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Custom Checks with Rego

Trivy can scan configuration files for common security issues (a.k.a IaC misconfiguration scanning). In addition to a comprehensive built in database of checks, you can add your own custom checks. Checks are written in Rego language and the full documentation for checks and customizing them is available here.

This tutorial will walk you through writing a custom check in Rego that checks for an issue in a Dockerfile.

When you are writing a check, it's important to understand the input to the check. This will be the IaC file that you are scanning; for example, a Kubernetes YAML resource definition, or an AWS JSON CloudFormation, or in our case a Dockerfile.

Since Rego is primarily tailored to query JSON objects, all incoming configuration files needs to be first converted to structured objects, which is available to the Rego code as the input variable. This is nothing that users have to do manually in Trivy. Instead, Rego makes it possible to pass in custom Schemas that detail how files are converted. Once Rego has access to a custom Schema, it will know in which format to access configuration files such as a Dockerfile.

Here you can find the schemas that define how different configuration files are converted to JSON by Trivy. This tutorial will make use of the dockerfile.json schema. The schema will need to be parsed into your custom check.

Users can also use the Schema Explorer to view the structure of the data provided to Rego.

Create a Rego file and Specify Trivy metadata

First, create a new .rego file e.g. a docker-check.rego file:

touch docker-check.rego

Next, we need to specify metadata about the check. This is information that helps Trivy load and process the check.

# title: Verify Image
# description: Verify Image is allowed to be used and in the right format
# schemas:
#   - input: schema["dockerfile"]
# custom:
#   id: ID001
#   severity: MEDIUM
#   input:
#     selector: 
#     - type: dockerfile

Important: The METADATA has to be defined on top of the file.

More information on the different fields in the metadata can be found in the Trivy documentation.

Package and imports

package custom.dockerfile.ID001


Every rego check has a package name. In our case, we will call it custom.dockerfile.ID001 to avoid confusion between custom checks and built-in checks. The group name dockerfile has no effect on the package name. Note that each package has to contain only one check. However, we can pass multiple checks into our Trivy scan. The first keyword of the package, in this case custom, will be reused in the trivy command as the --namespace.

Allowed data

The check that we are setting up compares the container images used in the Dockerfile with a list of white-listed container images. Thus, we need to add the images that are allowed to be used in the Dockerfile to our check. In our case, we will store them in an array of arrays:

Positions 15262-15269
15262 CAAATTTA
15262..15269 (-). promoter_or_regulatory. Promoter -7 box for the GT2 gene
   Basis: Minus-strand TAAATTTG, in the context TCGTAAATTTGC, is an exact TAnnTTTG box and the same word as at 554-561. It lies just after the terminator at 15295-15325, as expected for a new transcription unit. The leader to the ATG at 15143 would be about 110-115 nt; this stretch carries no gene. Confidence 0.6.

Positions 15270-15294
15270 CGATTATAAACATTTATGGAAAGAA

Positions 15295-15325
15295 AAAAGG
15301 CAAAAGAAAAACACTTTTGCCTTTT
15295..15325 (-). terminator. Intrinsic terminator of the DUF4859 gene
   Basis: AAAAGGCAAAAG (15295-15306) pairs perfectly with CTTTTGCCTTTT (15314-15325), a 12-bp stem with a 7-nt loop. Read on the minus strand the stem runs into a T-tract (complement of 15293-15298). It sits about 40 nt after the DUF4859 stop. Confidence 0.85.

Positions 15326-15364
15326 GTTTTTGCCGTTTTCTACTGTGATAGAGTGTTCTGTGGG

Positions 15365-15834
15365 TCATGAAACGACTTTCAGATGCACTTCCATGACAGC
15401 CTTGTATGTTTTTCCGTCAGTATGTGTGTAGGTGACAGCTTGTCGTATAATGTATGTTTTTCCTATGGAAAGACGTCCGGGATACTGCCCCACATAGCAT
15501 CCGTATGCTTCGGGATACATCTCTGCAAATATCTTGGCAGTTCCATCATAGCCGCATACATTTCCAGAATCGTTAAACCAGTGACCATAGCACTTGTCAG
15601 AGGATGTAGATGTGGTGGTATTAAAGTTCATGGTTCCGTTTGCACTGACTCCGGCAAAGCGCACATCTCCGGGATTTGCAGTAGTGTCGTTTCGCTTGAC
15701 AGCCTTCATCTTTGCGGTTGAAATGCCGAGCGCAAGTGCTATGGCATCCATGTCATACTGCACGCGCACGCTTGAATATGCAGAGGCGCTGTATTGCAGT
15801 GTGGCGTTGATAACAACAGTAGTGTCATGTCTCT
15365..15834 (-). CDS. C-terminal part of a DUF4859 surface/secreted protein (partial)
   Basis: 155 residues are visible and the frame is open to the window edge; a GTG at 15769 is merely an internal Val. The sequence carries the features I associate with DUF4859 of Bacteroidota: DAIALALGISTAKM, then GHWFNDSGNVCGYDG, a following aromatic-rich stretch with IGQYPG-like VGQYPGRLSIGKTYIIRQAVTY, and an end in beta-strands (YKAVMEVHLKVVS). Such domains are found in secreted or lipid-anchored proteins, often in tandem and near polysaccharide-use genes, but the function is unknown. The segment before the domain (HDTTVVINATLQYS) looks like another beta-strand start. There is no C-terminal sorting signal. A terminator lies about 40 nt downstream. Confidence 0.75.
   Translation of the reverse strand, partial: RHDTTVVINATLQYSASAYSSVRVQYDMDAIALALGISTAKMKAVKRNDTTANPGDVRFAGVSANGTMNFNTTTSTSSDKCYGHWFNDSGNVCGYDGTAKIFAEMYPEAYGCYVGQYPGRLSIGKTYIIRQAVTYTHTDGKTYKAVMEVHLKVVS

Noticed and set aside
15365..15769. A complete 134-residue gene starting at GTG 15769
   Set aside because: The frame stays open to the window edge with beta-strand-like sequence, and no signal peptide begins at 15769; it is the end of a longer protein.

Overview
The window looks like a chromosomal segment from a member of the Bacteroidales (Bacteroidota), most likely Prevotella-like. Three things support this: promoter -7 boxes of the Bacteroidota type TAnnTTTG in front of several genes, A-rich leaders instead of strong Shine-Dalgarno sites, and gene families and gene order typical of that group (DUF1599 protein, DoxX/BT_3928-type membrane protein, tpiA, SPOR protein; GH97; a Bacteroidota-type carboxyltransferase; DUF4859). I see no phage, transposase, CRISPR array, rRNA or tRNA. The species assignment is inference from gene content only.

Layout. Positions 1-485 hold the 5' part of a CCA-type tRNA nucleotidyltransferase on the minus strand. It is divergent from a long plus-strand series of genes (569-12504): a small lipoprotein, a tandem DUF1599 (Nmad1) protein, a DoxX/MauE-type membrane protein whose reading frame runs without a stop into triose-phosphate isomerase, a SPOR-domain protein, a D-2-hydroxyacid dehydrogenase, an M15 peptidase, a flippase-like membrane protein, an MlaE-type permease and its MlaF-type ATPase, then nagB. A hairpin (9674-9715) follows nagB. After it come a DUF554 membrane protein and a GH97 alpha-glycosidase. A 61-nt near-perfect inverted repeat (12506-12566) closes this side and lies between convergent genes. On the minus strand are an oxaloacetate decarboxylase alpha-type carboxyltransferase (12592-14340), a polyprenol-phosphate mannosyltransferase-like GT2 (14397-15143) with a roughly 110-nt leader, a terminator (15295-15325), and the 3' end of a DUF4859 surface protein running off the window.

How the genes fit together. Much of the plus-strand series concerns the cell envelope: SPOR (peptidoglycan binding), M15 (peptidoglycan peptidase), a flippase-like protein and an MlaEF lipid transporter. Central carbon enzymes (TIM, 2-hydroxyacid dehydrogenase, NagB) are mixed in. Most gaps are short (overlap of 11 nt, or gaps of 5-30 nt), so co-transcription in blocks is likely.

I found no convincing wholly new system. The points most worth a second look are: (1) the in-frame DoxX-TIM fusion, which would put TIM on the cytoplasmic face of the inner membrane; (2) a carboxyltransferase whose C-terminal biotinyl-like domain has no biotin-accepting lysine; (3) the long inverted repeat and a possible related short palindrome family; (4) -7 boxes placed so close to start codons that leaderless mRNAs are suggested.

allowed_images :=  {
    ["node:21-alpine3.19", "as", "build-deps"],

Select the images that are used in the Dockerfile

Next, we need to iterate over the different commands in our Dockerfile and identify the commands that provide the base container images:

deny[msg] {
    input.Stages[m].Commands[l].Cmd == "from"
    val := input.Stages[m].Commands[l].Value
    not val in allowed_images
    msg := sprintf("The container image '%s' used in the Dockerfile is not allowed", val)

Let's look at the check line by line:

  1. The rule should always be deny in the Trivy Rego checks
  2. input.Stages[m].Commands[l].Cmd input allows us to access the different commands in the Dockerfile. We need to access the commands that use "FROM". Every command will be converted to lowercase.
  3. val := input.Stages[m].Commands[l].Value accesses the value of the FROM command and stores it in val
  4. not val in allowed_images checks whether val is not part of our allowed images list; this part of the check relies on the import statement
  5. In case our check fails, the msg will be printed with the image name used in val

Note that Rego

  • uses AND automatically to combine conditions in this check
  • automatically iterates through the array of commands in the Dockefile and allowed images

Run the check in a Trivy misconfiguration scan

Ensure that you have Trivy installed and run the following command:

trivy fs --scanners misconf --policy ./docker-check.rego --namespaces custom ./Dockerfile

Please replace:

  • ./docker-check.rego with the file path to your check
  • custom should be replaced with your package name if different
  • ./Dockerfile is the path to the Dockerfile that should be scanned

Note: If you define custom packages, you have to specify the package prefix via --namespaces option. In our case, we called the custom package custom.